Essentially the argument states, our experience of the will follows our responses to the world. The mind experience follows the brain activity and thus the initiation of action does not begin in consciousness, therefore will itself is illusory and not part of the causal chain of events.

Will does not exist because it has no effects.

What!? If my will has no effects upon the world then “I” (my mind) does not exist!

Rebuttals to this stance exist, however, there has been no resolution to this debate.

For the time being let’s grant the determinists their two strongest points

  1.  The mind is determined by past causal events
  2.  Experience of the conscious will follows brain activity of seemingly “chosen” actions.

The mind is determined

This implies the mind, all activity within it, all sense of self remains the product of past effects on all scales:physics-molecules interaction in the brain, biology – synaptic firings in a soup of grey matter, personal-the culmination of memory dictates who we are, social – we, our memories, our thoughts, without social conditioning would not form a “person”.

All of these act as limitations upon the will, therefore, a will is never “FREE”. This stands as an adequate rebuttal against free will, but I propose this does not hold for compatibilists.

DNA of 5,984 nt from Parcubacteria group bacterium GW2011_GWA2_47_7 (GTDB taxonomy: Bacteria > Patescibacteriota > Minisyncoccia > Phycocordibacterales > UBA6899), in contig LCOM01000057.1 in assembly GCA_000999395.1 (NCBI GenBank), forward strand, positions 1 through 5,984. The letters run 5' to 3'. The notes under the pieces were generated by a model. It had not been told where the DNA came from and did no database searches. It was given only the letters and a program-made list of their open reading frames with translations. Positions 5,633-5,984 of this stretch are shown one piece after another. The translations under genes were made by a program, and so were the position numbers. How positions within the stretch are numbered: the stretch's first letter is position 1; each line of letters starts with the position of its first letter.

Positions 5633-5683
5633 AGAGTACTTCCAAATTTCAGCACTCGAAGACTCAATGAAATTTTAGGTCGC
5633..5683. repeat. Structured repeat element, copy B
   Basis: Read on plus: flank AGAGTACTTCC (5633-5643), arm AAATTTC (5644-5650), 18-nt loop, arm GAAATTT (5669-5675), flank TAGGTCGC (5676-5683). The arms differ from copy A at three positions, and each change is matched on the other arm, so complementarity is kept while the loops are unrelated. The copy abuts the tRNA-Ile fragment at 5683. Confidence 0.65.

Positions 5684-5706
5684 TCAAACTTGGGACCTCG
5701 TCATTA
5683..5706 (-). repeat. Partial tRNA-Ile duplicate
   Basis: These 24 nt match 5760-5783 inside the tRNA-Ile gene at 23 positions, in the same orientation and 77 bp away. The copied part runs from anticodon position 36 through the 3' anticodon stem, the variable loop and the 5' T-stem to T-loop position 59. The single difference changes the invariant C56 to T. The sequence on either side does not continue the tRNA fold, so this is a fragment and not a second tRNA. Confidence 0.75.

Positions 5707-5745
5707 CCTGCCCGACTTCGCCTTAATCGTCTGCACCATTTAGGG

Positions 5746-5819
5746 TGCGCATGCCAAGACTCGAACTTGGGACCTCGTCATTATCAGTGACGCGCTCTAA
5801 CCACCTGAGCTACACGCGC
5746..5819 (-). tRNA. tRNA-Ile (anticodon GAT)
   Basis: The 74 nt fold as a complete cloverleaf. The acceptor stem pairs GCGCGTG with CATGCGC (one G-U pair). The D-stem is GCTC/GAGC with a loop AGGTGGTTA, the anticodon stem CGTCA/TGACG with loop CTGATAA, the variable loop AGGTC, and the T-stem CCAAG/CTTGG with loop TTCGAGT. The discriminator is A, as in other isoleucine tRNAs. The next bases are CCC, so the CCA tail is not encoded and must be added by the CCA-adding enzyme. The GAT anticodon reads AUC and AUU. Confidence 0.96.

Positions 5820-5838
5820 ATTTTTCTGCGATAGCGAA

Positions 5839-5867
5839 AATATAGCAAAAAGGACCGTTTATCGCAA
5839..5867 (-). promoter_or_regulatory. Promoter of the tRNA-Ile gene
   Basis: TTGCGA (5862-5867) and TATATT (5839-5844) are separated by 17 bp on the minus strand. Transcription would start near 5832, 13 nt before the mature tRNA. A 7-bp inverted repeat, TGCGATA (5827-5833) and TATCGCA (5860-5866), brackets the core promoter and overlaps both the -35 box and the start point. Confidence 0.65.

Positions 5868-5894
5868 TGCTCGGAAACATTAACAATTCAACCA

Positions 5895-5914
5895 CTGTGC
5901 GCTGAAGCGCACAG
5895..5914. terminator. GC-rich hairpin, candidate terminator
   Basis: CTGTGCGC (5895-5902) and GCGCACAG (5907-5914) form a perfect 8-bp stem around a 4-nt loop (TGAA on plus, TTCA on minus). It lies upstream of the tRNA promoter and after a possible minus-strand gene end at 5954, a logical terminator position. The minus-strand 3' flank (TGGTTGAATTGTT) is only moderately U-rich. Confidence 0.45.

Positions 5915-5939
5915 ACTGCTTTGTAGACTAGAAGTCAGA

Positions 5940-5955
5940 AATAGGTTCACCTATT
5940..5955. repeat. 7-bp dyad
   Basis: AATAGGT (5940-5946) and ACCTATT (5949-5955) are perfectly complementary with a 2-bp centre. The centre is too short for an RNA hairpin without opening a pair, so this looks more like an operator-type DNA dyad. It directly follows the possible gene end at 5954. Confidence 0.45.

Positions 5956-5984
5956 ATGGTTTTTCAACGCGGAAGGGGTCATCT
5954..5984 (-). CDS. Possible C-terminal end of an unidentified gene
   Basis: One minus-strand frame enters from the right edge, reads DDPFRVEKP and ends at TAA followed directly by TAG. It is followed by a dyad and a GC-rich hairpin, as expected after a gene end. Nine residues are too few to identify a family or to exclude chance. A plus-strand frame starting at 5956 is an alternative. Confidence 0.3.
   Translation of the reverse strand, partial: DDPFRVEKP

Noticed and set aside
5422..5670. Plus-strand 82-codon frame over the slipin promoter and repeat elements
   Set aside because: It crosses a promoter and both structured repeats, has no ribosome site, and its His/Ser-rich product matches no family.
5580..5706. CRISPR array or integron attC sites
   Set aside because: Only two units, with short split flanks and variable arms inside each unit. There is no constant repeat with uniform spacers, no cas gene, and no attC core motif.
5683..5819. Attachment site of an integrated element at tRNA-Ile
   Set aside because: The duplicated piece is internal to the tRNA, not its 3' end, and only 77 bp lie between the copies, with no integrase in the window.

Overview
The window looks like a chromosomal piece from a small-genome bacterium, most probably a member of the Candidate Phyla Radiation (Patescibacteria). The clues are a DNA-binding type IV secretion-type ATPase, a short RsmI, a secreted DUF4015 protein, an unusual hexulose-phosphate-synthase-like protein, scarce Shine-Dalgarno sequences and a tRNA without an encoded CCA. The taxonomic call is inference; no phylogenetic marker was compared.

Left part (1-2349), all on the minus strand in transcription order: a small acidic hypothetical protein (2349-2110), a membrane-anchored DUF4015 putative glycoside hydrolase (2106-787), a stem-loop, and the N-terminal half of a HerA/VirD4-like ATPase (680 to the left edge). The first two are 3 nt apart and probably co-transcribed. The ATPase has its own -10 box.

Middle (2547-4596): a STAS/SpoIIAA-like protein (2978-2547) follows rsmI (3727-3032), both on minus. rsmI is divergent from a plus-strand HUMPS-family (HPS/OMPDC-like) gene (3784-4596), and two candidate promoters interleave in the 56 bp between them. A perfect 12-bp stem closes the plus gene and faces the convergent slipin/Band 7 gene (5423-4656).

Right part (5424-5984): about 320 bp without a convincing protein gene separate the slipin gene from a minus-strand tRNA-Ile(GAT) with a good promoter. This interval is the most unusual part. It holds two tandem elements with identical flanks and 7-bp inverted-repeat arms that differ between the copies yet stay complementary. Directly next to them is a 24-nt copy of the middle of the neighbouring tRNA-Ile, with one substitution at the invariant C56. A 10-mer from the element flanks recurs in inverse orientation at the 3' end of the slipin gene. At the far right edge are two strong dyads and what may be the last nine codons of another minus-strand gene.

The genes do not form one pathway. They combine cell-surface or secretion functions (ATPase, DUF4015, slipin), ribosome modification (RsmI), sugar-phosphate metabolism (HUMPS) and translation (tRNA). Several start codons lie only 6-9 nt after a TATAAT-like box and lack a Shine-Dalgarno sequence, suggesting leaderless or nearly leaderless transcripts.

I propose that we (minds) do not reduce to a culmination of effects of which our actions remain nothing more than an expression of a dense causal chain. I do so for one reason.

We are able to IMAGINE a different state of affairs than what we are surrounded. Our imaginations are capable of wildly different configurations of the world and of other worlds.

These imaginings, by providing synaptic stimulation and changes to brain chemistry and in forming new memory (the memory of imagining), all have an impact on the state of affairs of our brains. IMAGINING has effects upon us. It alters the state of affairs becoming part of the causal chain. Even if it does not afford conscious choice at the moment it adds to the causal chain.

Now some may say, the imaginings we have would also be determined by past events and therefore do not alter the causal chain. This ignores that many scenarios may play through a brain, each one affecting the state of affairs to said brain and also ignores the breadth of imagination exceeds the breadth of perception.